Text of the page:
PETALING JAYA: It has become a culture among our road users to break traffic laws, thinking they can get away with it.
Giving discounts on traffic summonses and lack of enforcement are the main reasons motorists break traffic rules, according to two road safety experts.
“Most road users are optimistic about their safety when breaking traffic rules, they seem to think nothing will happen to them.
“When an accident happens, no one thinks it would happen to them,” University Putra Malaysia head of road safety research centre Assc Prof Dr Lim Teik Hua told theSun.
Lim said the authorities cannot continue giving discounts to those breaking the law as it would only encourage repeat offences.
He added that people would just collect and keep their summonses until they get the discount offer.
“We need to take a two-prong approach to stop people from breaking traffic laws,” he added.
“The short-term approach should be doing away with discounts for summonses, and greater scrutiny from all enforcement agencies. The long-term approach is to teach the younger generation about the importance of road safety and (the) dangers facing those who ignore the traffic laws.
“We also need to break the cycle of bad driving habits by ensuring young motorists do not ‘inherit’ bad practices from their parents,” he said.
He believes this approach could take between 10 and 20 years for any changes to be noticeable.
Lim claims policy makers are aware of the traffic issues, but are unwilling to take the necessary steps to crack down on traffic offenders.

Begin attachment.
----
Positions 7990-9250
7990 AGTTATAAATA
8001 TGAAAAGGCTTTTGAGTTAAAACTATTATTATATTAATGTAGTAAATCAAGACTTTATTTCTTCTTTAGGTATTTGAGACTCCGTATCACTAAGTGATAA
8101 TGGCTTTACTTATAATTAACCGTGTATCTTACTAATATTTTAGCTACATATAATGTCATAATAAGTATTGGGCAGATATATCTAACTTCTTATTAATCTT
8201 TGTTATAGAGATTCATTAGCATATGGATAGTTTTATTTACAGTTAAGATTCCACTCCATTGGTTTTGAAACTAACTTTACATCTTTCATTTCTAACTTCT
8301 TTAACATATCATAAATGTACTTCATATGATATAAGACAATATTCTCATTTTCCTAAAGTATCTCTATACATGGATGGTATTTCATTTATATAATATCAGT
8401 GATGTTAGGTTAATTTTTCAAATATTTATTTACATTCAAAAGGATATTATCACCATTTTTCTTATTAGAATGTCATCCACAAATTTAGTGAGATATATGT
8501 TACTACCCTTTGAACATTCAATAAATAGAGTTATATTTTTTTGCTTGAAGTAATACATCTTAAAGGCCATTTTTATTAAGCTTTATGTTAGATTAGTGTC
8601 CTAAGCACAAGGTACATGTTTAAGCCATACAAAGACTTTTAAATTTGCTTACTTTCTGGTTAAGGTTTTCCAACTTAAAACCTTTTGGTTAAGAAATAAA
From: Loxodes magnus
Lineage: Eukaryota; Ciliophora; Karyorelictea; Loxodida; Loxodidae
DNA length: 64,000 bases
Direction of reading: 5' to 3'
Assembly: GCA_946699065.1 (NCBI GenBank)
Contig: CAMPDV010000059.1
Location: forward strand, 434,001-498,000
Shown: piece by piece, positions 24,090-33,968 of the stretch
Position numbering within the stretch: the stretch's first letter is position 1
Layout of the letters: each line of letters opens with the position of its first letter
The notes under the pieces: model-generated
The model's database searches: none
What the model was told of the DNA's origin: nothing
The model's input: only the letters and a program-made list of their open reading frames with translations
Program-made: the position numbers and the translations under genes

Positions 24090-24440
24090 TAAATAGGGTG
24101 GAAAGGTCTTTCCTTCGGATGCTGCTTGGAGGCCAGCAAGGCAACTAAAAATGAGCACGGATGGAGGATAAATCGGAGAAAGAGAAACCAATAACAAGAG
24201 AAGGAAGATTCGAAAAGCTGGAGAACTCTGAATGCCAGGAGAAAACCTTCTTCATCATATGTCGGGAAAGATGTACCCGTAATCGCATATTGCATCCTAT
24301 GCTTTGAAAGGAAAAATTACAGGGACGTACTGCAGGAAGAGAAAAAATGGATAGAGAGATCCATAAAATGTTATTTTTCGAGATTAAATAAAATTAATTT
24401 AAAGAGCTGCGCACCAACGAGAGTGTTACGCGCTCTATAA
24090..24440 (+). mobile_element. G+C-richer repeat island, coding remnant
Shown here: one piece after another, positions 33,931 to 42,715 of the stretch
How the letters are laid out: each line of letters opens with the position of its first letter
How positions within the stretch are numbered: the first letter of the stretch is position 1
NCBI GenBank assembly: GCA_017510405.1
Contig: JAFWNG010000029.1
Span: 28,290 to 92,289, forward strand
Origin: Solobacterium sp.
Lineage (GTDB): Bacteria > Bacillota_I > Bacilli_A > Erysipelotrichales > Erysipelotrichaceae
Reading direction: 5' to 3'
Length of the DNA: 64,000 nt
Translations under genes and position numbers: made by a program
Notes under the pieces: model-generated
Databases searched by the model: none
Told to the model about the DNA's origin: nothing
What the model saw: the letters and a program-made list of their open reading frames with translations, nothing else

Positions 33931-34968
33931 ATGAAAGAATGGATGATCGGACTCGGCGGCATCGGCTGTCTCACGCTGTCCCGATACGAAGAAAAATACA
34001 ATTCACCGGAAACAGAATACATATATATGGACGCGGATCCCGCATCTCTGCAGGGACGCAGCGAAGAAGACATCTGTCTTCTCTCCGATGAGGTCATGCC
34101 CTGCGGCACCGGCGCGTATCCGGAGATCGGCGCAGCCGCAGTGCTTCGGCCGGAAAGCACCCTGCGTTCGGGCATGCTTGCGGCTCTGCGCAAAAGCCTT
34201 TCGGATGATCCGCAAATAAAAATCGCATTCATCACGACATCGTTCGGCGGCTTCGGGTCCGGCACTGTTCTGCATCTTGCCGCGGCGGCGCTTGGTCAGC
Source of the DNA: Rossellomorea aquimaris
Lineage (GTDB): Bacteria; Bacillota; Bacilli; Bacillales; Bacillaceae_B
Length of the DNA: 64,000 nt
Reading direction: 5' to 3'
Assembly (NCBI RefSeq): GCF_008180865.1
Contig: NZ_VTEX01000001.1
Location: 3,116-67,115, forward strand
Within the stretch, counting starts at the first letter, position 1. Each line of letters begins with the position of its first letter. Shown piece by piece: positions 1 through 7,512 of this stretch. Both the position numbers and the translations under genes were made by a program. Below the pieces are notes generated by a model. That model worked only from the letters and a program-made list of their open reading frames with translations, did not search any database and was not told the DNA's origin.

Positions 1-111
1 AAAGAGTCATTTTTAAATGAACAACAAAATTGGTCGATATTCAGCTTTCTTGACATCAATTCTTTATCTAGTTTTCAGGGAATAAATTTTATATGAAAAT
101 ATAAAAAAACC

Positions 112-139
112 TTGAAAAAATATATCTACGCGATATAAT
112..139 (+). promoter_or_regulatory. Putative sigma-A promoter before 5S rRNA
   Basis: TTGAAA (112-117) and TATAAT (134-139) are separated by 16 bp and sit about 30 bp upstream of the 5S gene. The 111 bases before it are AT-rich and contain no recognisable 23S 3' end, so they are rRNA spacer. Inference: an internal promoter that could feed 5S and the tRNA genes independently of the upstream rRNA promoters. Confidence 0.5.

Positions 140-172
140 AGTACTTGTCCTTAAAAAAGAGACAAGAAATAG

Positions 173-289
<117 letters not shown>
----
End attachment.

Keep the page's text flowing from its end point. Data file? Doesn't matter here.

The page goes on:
Statistics show that the number of road accidents in the country has gone up on a yearly basis.
In 2019, the number of accidents recorded was 567,516, but fatalities dropped from the highest figure of 7,152 in 2016 to 6,167.
University Kebangsaan Malaysia road safety expert Prof Dr Rozmi Ismail said most road users have little regard for traffic laws as they know they can get away with breaking them, or get off lightly.
He said this was happening on a daily basis at traffic lights, even at busy junctions.
“Road users will continue to break the law because they think nothing can happen to them.
“They will ignore red lights because they feel they can get away with it. They don’t realise the danger they are putting themselves and others in,” Rozmi said.
He added that there was a need to create a new normal with road users just as the Health Ministry has created a new normal for health safety.
He said today, people wear masks when going out, use the MySajahtera app and follow health protocols.
This was achieved by constantly informing the public about health safety.
“The Transport Ministry can take similar action by informing the public about the fines they face (when they break) traffic rules.
“It must be made clear that there will no longer be any more discounts for traffic offenders,” he said.
By constantly stressing on this point, people will start to pay attention and realise that breaking traffic laws will put a dent in their finances.
He said this kind of campaign must be done at all levels to get the message across to everyone.
A long-term approach would be to teach the younger generation about the importance of road safety.
Discounts for summonses and a lack of enforcement are among the main reasons motorists break traffic rules.